Storytelling is the way for people to convey events in words, images, and sounds. It allows people to be entertained, educated, preserve culture or instill moral values. The world has diverse cultures, so stories are shared in many different ways. However, all stories should include similar elements: plot, characters, and narrative point of view. A story that can be related to your audience effectively inspires and compels people to want more or take action.
Michael Tilson Thomas is the Music Director of the San Francisco Symphony, Founder and Artistic Director of the New World Symphony, and Principal Guest Conductor of the London Symphony Orchestra. To be honest, I never knew about him until I watched a presentation he did for TED (Technology, Entertainment, Design), on music and emotion through time. It is an overview that traces the development of classical music through the development of written notation, the record, and the remix.
Thomas’s presentation is only twenty minutes long, but he packs it with such great theory and visual evidence to intrigue and capture his audience. It is amazing the way music has evolved over time, the way it has formed us to like different sounds, or to even communicate in different ways. And technology has played a huge role in this. According to Thomas, “Technology democratized music by making everything available…it pushed composers to tremendous extremes, using computers and synthesizers to create works of intellectually impenetrable complexity beyond the means of performers and audiences.”
Basically, what he is saying is that long ago music was written and shared on a more personal, intimate level. There was no Internet, no CDs, no record players or even radios. Music was written with little scribbles or symbols until it evolved into the more formal notation we have today. Music was performed in theatres or sung personally to others, whether in groups or individually. Yes, this is still done today, but the idea behind the fact is that there was no medium to transmit or share music in various locations simultaneously. Thomas says, “by taking over the role that notation had always played, technology shifted the balance within music between instinct and intelligence, way over to the instinctive side.”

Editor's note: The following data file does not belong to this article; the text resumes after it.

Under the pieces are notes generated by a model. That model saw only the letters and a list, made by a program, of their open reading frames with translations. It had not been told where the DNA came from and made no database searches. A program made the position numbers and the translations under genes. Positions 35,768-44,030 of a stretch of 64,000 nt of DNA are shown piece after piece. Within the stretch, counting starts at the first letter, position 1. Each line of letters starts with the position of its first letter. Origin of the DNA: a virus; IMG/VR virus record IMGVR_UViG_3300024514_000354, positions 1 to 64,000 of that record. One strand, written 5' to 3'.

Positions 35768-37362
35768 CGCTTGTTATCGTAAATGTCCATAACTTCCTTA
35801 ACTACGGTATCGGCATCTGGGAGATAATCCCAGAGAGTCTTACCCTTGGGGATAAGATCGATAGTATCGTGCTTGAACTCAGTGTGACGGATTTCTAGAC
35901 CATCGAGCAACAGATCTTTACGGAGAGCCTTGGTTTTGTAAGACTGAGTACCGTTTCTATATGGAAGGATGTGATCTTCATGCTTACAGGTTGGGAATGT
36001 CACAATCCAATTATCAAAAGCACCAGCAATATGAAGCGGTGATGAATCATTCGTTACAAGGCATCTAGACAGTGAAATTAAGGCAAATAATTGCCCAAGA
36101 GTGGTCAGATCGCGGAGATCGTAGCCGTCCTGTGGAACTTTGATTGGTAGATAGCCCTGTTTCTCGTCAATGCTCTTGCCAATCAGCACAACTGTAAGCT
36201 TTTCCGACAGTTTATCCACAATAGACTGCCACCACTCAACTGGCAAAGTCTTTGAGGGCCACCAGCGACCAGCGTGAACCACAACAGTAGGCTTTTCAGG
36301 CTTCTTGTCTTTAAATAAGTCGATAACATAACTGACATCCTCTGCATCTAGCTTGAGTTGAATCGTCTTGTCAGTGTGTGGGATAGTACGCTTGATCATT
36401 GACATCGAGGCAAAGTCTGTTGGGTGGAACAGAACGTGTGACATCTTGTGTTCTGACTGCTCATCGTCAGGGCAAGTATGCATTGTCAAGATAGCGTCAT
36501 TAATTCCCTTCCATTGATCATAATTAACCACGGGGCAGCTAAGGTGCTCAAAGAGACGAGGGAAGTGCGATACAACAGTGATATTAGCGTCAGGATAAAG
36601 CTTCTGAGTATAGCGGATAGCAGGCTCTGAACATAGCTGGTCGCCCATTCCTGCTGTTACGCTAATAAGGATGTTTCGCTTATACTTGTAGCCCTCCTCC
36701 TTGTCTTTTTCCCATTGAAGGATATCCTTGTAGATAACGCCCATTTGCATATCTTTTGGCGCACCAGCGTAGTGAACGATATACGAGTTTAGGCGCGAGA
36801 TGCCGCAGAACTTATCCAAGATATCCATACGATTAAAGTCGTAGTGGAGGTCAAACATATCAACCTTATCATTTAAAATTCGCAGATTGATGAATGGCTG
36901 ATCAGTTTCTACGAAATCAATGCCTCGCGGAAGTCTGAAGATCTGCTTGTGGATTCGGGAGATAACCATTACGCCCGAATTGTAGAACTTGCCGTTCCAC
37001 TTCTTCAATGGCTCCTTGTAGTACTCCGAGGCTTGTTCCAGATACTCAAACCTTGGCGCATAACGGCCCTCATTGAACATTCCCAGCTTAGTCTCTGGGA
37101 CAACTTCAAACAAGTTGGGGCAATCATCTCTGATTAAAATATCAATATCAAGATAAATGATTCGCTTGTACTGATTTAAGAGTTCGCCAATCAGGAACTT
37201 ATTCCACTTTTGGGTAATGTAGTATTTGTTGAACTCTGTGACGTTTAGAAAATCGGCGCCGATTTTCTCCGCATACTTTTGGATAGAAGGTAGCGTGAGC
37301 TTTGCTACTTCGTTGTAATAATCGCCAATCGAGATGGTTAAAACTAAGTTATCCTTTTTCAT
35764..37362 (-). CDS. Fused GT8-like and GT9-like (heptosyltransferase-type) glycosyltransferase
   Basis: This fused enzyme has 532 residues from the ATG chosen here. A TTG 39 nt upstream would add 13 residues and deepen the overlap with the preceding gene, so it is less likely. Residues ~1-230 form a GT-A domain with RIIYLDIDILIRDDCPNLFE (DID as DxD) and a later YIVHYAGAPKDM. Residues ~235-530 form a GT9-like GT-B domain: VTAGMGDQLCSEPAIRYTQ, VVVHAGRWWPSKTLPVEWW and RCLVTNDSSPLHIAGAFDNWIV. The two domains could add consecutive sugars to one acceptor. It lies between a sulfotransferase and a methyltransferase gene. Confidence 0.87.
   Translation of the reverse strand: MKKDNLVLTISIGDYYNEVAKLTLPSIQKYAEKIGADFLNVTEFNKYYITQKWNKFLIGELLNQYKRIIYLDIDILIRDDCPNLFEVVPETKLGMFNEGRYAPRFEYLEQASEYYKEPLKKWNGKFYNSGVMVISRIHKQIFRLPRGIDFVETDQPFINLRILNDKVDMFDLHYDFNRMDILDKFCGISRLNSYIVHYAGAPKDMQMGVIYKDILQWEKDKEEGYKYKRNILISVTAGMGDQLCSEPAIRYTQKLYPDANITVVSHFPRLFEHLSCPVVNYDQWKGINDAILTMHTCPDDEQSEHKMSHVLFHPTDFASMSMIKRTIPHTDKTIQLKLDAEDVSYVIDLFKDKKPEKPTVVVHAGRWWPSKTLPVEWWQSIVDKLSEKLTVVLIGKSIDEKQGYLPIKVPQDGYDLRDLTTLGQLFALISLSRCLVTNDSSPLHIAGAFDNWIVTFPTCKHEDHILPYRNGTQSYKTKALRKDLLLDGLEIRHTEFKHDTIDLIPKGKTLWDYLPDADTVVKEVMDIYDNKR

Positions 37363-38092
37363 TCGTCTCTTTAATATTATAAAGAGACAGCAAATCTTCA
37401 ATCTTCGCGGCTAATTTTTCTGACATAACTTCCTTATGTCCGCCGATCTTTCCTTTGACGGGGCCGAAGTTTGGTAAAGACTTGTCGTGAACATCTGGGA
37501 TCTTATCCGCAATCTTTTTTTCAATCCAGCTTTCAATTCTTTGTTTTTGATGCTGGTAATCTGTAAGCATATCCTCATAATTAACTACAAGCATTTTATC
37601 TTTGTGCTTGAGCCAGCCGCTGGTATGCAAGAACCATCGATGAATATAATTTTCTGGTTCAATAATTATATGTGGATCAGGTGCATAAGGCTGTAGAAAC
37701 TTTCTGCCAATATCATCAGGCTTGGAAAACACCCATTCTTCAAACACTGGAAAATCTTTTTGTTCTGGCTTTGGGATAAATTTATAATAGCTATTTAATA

Thomas conveys his story well and is sure to inspire anybody interested in music to delve deeper into the theory and history of music itself. And even if you are not inspired to learn more about the theory and history of music, we are all effected by music in one way or another. Simply knowing a little more information than we already know can be valuable. Listen to and focus on the story Thomas shares about how music “sticks” with a person when the music stops. Think about that. If you heard a song ages ago and one day it just pops in your head or you start to play it on some instrument. What does that mean to you? Why is that piece of music so important? Does it begin to tell your own story?
Think of it this way, if you are a musician, a band, or business, you need to have a story. Everyone has a story—but is your story one that people are going to follow? Is it a story that people are going to be inspired by or compelled to take action? Is it one that people are going to be educated or entertained by? Think about what your story has been and where you would like it to go. Write it down. Tell somebody else. Manifest it the way you think will attract others. But you have to make sure it is genuine to the audience you are trying to reach. Your life or business is an open book. What is your story? Do people want to know about it?